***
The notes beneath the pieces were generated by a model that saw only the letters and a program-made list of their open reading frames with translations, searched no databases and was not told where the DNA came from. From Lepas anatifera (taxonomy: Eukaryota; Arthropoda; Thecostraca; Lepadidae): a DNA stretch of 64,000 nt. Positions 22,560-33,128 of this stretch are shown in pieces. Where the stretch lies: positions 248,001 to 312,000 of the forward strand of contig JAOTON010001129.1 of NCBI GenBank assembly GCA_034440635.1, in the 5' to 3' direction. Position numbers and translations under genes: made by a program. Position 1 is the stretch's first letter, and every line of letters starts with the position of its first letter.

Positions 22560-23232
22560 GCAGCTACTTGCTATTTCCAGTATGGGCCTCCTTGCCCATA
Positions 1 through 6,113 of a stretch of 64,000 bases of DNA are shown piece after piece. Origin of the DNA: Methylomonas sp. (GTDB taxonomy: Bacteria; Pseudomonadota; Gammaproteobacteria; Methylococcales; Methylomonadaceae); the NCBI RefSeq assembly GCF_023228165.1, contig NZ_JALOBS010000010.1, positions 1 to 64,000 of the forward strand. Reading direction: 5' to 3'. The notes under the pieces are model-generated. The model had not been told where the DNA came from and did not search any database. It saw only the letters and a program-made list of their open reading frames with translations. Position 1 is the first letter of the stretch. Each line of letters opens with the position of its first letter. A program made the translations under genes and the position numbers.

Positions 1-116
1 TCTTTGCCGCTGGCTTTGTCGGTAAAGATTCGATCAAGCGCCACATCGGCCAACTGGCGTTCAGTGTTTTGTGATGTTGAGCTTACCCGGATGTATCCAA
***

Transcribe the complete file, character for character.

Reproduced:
The notes beneath the pieces were generated by a model that saw only the letters and a program-made list of their open reading frames with translations, searched no databases and was not told where the DNA came from. From Lepas anatifera (taxonomy: Eukaryota; Arthropoda; Thecostraca; Lepadidae): a DNA stretch of 64,000 nt. Positions 22,560-33,128 of this stretch are shown in pieces. Where the stretch lies: positions 248,001 to 312,000 of the forward strand of contig JAOTON010001129.1 of NCBI GenBank assembly GCA_034440635.1, in the 5' to 3' direction. Position numbers and translations under genes: made by a program. Position 1 is the stretch's first letter, and every line of letters starts with the position of its first letter.

Positions 22560-23232
22560 GCAGCTACTTGCTATTTCCAGTATGGGCCTCCTTGCCCATA
Positions 1 through 6,113 of a stretch of 64,000 bases of DNA are shown piece after piece. Origin of the DNA: Methylomonas sp. (GTDB taxonomy: Bacteria; Pseudomonadota; Gammaproteobacteria; Methylococcales; Methylomonadaceae); the NCBI RefSeq assembly GCF_023228165.1, contig NZ_JALOBS010000010.1, positions 1 to 64,000 of the forward strand. Reading direction: 5' to 3'. The notes under the pieces are model-generated. The model had not been told where the DNA came from and did not search any database. It saw only the letters and a program-made list of their open reading frames with translations. Position 1 is the first letter of the stretch. Each line of letters opens with the position of its first letter. A program made the translations under genes and the position numbers.

Positions 1-116
1 TCTTTGCCGCTGGCTTTGTCGGTAAAGATTCGATCAAGCGCCACATCGGCCAACTGGCGTTCAGTGTTTTGTGATGTTGAGCTTACCCGGATGTATCCAA